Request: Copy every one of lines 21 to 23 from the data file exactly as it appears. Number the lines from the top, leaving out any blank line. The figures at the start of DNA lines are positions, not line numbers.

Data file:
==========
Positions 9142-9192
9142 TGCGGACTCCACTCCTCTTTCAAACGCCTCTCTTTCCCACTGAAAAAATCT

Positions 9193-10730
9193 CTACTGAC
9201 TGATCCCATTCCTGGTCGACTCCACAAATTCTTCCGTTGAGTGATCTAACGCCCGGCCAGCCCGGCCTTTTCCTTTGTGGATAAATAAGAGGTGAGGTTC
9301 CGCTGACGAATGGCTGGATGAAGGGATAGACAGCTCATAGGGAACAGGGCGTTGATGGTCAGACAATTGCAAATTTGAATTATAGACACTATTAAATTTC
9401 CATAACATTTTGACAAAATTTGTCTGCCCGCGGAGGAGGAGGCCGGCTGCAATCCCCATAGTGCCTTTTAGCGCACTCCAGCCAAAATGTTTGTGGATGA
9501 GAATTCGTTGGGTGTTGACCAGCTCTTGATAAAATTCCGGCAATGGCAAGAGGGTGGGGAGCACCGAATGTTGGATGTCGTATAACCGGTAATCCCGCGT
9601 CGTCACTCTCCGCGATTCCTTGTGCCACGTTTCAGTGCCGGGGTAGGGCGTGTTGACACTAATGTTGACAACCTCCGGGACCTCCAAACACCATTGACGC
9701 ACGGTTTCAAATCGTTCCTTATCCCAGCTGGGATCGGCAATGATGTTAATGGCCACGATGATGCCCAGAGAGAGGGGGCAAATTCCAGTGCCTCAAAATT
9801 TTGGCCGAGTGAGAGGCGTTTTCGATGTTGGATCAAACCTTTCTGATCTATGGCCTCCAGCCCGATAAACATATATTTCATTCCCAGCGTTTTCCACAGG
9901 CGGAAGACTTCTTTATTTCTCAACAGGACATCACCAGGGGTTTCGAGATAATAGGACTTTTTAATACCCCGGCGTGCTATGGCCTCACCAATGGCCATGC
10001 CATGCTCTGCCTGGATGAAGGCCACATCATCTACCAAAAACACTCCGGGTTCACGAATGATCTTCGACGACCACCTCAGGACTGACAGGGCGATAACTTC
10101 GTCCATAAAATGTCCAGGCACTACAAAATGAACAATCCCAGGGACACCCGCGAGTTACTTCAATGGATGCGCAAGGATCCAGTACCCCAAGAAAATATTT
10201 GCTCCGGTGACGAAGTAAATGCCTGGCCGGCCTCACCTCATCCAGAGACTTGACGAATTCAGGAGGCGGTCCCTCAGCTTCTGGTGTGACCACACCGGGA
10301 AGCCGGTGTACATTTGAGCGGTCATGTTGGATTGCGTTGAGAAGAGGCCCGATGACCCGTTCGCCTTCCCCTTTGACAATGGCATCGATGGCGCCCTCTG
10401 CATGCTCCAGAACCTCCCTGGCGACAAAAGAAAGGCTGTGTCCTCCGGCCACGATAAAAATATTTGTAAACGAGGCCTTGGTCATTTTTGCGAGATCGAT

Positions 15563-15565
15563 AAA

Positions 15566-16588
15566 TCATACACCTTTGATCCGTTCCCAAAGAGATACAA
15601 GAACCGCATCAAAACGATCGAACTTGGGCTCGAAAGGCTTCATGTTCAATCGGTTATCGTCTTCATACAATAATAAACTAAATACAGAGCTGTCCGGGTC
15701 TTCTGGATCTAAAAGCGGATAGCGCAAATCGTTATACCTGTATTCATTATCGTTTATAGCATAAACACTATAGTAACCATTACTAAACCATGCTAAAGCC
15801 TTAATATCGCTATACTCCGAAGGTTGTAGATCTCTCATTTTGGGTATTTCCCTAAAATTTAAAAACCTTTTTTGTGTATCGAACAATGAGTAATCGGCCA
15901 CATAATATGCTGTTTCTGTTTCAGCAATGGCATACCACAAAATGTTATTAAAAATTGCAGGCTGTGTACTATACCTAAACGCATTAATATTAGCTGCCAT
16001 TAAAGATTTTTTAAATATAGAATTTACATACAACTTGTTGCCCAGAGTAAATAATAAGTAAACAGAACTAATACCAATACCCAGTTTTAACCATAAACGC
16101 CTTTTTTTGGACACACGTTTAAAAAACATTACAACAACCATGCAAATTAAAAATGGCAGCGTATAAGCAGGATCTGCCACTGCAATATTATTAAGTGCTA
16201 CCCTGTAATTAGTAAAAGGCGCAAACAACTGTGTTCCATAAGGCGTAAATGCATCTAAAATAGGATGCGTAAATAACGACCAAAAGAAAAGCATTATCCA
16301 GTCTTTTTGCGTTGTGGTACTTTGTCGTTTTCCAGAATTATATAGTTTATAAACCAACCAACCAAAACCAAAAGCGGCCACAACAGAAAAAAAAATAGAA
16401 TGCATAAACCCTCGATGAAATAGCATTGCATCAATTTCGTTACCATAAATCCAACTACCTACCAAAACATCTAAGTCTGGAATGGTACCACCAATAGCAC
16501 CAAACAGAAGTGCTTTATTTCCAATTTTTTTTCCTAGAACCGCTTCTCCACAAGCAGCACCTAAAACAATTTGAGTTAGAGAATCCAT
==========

15566 TCATACACCTTTGATCCGTTCCCAAAGAGATACAA
15601 GAACCGCATCAAAACGATCGAACTTGGGCTCGAAAGGCTTCATGTTCAATCGGTTATCGTCTTCATACAATAATAAACTAAATACAGAGCTGTCCGGGTC
15701 TTCTGGATCTAAAAGCGGATAGCGCAAATCGTTATACCTGTATTCATTATCGTTTATAGCATAAACACTATAGTAACCATTACTAAACCATGCTAAAGCC